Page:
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I May Destroy You
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Wild Wild Middle East....
Une chronique de la condition kurde post joug irakien a la limite du western. Une belle tension dans les affrontements qui fait oublier les petites maladresses de traitement sur certaines situations plus nuancees.
Although the trailer to My Sweet Pepper Land didn't really specify all that much about the film, it had enough to interest me into seeing it.
My Sweet Pepper Land ended up evoking mixed feelings for me.
There are a lot of characters in My Sweet Pepper Land but only few that are really central to the plot, and I found myself confused in attempting to keep up an understanding of the relevance that they all maintained as well as what their motives all were. It was troubling for me to be constantly understanding what was going on, and so I found that the story was a little convoluted to me. This is troubling because the story didn't have too much going on, but the fact that it packed it with so many subplots rendered it a rather scattered film. And this is also a problem because since My Sweet Pepper Land is a western, it also maintains a very slow pace. So a slow and scattered film isn't what I would call ideal entertainment, and I found that it was hard to keep up with as well as slow moving even though it only ran for a period of 95 minutes.
My Sweet Pepper Land is good in the way that it examines Kurdistan as still existing as a culture which faces the trouble of the old west and the way that it is still grim, dark and violent, but in terms of entertainment value it only mildly is able to capture the big picture and attempts to focus on the small scale theme of the characters. And yet it attempts to capture both, which means that it doesn't really capture either of them in the best way. My Sweet Pepper Land is better at capturing the larger scale of events than it is at going into depth with its characters, but it still has troubles in attempting to walk the line between them which had me with a constant feeling of uncertainty. I was uncertain about a lot of things while watching My Sweet Pepper Land, and it had many interesting moments and many dull ones. Overall, My Sweet Pepper Land is simply a half decent film and it is far from perfect, but it is admirable for its ambitions among many other reasons.
The thing that makes My Sweet Pepper Land so interesting is the fact that it is a Western. It is interesting to see the way that filmmakers tackle the Western genre these days, and for Iraqi-Kurdish film director Huner Saleem to be taking on the genre with such ambition is simply refreshing. Western films aren't that popular these days, and My Sweet Pepper Land isn't the most ideal example of the genre, but for what it's worth Huner Saleem is able to get the film correct both visually and in terms of themes, for better or for worse.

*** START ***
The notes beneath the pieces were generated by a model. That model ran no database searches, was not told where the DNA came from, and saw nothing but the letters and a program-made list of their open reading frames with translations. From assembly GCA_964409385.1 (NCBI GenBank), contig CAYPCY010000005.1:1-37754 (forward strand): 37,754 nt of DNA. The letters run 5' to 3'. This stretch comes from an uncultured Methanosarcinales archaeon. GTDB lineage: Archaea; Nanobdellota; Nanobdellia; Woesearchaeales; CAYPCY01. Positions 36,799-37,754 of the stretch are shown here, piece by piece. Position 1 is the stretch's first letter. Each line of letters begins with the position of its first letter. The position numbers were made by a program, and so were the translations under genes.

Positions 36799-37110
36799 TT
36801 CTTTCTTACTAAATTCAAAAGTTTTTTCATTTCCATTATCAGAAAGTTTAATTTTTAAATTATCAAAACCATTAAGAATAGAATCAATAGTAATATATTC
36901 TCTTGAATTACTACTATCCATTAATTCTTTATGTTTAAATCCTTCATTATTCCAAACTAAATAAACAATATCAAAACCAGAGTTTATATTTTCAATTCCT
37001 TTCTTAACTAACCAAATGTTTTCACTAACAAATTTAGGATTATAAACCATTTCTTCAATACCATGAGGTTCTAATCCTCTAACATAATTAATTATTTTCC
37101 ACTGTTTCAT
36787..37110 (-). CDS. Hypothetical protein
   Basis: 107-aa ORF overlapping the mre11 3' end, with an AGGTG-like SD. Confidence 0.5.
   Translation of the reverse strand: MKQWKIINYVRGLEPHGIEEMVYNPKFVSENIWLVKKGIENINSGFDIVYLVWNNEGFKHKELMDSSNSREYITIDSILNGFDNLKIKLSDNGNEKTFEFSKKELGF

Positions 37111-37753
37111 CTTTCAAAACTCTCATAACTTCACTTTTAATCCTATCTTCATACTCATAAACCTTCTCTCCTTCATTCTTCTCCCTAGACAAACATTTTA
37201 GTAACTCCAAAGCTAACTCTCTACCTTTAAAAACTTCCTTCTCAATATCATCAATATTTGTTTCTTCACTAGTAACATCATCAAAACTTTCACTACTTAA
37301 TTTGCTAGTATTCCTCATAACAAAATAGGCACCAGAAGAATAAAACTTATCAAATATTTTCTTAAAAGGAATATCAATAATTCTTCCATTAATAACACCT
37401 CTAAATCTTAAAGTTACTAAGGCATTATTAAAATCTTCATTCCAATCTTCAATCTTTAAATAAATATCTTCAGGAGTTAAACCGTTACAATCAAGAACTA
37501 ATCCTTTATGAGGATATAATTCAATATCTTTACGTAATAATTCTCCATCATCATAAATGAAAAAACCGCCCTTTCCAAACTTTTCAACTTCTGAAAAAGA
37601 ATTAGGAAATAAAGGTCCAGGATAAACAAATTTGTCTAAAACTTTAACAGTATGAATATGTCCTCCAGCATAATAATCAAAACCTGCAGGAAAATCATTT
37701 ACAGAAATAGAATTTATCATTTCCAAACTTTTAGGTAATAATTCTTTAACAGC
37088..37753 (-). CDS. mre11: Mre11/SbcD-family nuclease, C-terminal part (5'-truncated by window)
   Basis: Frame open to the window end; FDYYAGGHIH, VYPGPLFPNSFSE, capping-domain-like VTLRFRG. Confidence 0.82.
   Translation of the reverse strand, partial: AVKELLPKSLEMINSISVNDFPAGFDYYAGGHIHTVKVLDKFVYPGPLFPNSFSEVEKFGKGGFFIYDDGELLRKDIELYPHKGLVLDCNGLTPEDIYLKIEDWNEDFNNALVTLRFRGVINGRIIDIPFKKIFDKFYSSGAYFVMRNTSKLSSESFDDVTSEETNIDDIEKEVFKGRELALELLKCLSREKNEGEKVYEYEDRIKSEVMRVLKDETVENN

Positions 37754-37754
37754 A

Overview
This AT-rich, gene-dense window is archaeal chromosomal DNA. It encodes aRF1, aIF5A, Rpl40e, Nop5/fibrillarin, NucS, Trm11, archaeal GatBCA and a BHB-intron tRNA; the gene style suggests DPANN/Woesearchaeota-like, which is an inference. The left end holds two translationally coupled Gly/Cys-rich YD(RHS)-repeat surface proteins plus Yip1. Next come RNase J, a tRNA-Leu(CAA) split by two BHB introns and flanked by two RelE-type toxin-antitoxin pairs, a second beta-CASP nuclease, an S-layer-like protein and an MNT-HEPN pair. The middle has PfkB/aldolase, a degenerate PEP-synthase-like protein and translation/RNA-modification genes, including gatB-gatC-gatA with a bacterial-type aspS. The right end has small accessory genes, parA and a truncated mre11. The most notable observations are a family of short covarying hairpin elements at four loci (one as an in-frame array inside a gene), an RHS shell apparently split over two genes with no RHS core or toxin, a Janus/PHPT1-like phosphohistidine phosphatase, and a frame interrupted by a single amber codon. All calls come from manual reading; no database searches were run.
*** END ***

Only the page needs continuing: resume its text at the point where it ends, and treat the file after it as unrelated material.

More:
My Sweet Pepper Land captures the visual spectacle of a good western film in the innovative contemporary setting of Kurdistan, and it maintains a lot of scenery which is grey and gritty as well as thoroughly convincing in reinforcing the feel of the film. It feels modern, and against the backdrop of a genre which tends to take place decades before this age, it becomes interesting. Everything in My Sweet Pepper Land has a lot of visual realism, and it is captured with terrific quality cinematography which captures the large scale of the film as well as revealing just how many characters are effected by the events of the story that My Sweet Pepper Land boasts.
And in terms of being a western, My Sweet Pepper Land is a great film because it uses the cowboy hero archetype as a medium for its story about taking a stand against corruption and crime in Middle Eastern society which makes it a fairly inspirational tale to the right viewer. My Sweet Pepper Land has an interesting story, and even though it is burdened by an excess of subplots and a few too many characters, it manages to be fairly entertaining in many areas.
My Sweet Pepper Land is also a very well scripted film which is full of intelligent dialogue that captures the language of its cultural setting very realistically and has some good moments of humour to it. And most importantly, it supplies a lot of material for the cast to work with which ensures that the best of them is brought out.
Korkmaz Arslan is terrific as the lead in My Sweet Pepper Land. As the story goes on, we gradually witness more elements which make him a cowboy due to the fact that he wears more of the archetype's costume and becomes more stoic and fearless. He develops really well over the course of the story and gives it the kind of heroic touch that it needs to succeed as western. A lot of the time the importance in Krokmaz Arslan's performance comes from what he is not saying and simply how he looks during moments of drama. Korkmaz Arslan gives a fierce lead performance as Baran in My Sweet Pepper Land and makes it interesting most of the time when he is on screen.
Golshifteh Farahani also gives a great lead performance. As the beautiful woman that she is, it is easy to see just how she becomes the source of all of Baran's affections, and she combines it with a really likable persona for her character. It is easy to sympathise for Govend because of Golshifteh Farahani's honest lead performance, and it is a very admirable effort on behalf of her.
So although My Sweet Pepper Land has the ambitions of an intelligent contemporary western as well as the visual appeal of one which is both innovative as a foreign film and as a modern western tale, it is unfortunately overwhelming due to a few too many characters while also underwhelming due to its slow pace, so it is half decent at best.
The story is nothing new, but to watch a movie made in a different country rather than USA is a fresh breeze on cinema!
PS. the lead actress, Golshifteh Farahani, is stunningly beautiful!